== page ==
Vape flavours for sale on display in shop window, Essex, England.
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The U.K. government on Monday announced it will ban disposable vapes, citing an “alarming rise” in the number of young people using them.
There will also be new restrictions on how vapes can be packaged and displayed, as well as the flavors they can come in.
Brightly colored e-cigarettes which are used once and thrown away have proliferated in the U.K. and other countries in recent years.
Pointing to the nicotine content that is typically present in many vapes, the U.K. government on Monday warned that withdrawal from the substance can sometimes cause “anxiety, trouble concentrating and headaches. While vaping can play a role in helping adult smokers to quit, children should never vape.”
It is illegal to sell vapes to consumer under the age of 18 in the U.K., but according to government figures, 9% of 11 to 15-year-olds use them. The number of children vaping has tripled over the last three years, it said.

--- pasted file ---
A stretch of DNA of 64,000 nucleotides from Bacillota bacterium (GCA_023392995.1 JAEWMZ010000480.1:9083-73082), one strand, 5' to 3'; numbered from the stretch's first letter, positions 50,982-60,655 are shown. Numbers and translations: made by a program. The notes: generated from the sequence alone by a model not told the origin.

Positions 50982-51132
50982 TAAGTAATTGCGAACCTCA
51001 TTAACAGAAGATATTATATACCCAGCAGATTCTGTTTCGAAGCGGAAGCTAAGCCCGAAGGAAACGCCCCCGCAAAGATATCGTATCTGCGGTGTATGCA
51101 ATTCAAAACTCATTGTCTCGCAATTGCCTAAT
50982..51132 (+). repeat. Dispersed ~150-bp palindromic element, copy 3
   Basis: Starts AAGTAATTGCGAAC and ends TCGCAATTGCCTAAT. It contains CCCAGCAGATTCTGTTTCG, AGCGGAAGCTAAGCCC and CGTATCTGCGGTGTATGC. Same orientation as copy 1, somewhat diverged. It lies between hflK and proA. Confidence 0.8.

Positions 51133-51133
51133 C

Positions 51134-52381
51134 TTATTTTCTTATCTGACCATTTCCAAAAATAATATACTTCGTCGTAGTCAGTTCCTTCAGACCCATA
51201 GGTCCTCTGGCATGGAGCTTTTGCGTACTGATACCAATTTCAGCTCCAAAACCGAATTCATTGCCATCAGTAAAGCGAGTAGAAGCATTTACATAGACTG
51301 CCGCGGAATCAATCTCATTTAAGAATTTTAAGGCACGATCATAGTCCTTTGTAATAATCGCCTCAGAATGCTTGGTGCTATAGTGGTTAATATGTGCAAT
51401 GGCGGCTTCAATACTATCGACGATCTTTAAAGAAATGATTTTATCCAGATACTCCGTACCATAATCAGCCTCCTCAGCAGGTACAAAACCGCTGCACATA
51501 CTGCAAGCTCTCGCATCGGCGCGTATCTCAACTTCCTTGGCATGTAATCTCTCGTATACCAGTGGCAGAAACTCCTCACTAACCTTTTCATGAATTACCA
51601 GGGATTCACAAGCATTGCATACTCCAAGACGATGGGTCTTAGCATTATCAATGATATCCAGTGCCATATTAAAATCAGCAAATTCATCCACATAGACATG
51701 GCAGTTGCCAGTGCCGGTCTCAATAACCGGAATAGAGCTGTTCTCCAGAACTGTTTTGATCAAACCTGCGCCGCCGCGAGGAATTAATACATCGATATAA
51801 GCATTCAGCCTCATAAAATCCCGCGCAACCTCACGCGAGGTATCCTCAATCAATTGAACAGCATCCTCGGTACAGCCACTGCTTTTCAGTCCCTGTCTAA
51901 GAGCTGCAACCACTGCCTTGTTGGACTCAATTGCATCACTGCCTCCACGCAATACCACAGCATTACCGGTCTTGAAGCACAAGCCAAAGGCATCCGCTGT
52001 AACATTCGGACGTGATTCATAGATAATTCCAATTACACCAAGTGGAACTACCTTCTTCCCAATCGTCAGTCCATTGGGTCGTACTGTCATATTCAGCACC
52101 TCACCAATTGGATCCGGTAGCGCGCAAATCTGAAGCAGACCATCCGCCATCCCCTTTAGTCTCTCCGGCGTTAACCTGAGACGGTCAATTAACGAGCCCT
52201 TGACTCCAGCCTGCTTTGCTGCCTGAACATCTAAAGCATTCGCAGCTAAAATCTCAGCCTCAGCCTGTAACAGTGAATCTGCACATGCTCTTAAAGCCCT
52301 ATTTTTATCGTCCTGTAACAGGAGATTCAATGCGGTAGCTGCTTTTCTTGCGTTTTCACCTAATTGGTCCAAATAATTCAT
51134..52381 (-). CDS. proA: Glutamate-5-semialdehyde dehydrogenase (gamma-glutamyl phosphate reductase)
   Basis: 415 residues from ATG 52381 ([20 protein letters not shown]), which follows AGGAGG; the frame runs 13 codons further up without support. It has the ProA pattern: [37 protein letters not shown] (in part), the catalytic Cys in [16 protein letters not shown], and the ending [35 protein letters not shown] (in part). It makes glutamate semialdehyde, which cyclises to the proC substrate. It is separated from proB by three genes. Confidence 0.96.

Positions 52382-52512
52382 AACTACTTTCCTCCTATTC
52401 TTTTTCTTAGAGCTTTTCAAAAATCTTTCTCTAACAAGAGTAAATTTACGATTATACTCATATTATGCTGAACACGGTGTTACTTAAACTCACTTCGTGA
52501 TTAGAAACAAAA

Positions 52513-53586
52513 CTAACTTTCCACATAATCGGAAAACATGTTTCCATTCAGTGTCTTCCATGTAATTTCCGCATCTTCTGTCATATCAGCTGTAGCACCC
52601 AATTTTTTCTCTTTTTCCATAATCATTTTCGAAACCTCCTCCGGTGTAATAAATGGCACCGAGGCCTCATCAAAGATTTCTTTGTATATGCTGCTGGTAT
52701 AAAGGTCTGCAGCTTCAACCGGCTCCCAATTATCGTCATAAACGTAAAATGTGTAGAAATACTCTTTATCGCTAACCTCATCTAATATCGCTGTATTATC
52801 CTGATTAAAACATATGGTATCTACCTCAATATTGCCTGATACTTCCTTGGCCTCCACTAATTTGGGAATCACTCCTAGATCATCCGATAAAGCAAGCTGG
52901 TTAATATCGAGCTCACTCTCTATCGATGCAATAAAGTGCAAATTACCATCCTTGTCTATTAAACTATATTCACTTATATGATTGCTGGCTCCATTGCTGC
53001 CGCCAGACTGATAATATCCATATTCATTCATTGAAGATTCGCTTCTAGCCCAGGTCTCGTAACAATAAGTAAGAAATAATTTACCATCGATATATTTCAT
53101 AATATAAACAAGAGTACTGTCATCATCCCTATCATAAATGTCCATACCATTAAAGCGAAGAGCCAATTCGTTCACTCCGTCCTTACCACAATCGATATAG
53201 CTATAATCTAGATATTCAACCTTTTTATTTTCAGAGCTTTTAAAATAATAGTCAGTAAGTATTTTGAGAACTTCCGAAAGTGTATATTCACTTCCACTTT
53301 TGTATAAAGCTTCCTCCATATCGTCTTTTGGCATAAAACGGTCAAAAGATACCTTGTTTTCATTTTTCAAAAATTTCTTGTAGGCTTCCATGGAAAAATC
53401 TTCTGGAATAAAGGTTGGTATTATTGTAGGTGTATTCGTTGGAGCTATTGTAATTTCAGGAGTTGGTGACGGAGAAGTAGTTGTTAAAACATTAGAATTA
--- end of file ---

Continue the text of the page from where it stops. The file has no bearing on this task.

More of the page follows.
Shops which sell vapes to children face higher spot fines.
Campaigners have also highlighted the environmental impact of vapes, which are difficult to recycle and contain hazardous liquids and flammable lithium batteries.
Five million disposable vapes are thrown away each week, equal to the lithium batteries of 5,000 electric vehicles over the course of the year, the government said.
Alex Robinson, CEO of charity Hubbub, said that disposable vapes were a single-use plastic electrical and have been an “environmental disaster.”
“Each one contains a battery and a circuit board, with precious metals like lithium. But it’s too expensive to recycle them, and most are just chucked in the bin,” he told CNBC.
The vaping measure comes amid a broader U.K. crackdown that is set to make it illegal to sell any tobacco product to anyone born on or after Jan. 1, 2009.
Prime Minister Rishi Sunak said it was important to act before vaping among children becomes “endemic.”
“The long-term impacts of vaping are unknown and the nicotine within them can be highly addictive, so while vaping can be a useful tool to help smokers quit, marketing vapes to children is not acceptable,” Sunak said Monday.
Jacob George, chair of cardiovascular medicine and therapeutics at the University of Dundee, said he fully supported the disposable vape ban and discouraging young people and non-smokers from starting to vape — but cautioned against “criminalising and penalising all vaping activity.”
“It is a useful adjunct for helping people who smoke tobacco cigarettes to quit. Government legislation in this area should be nuanced and careful,” George said.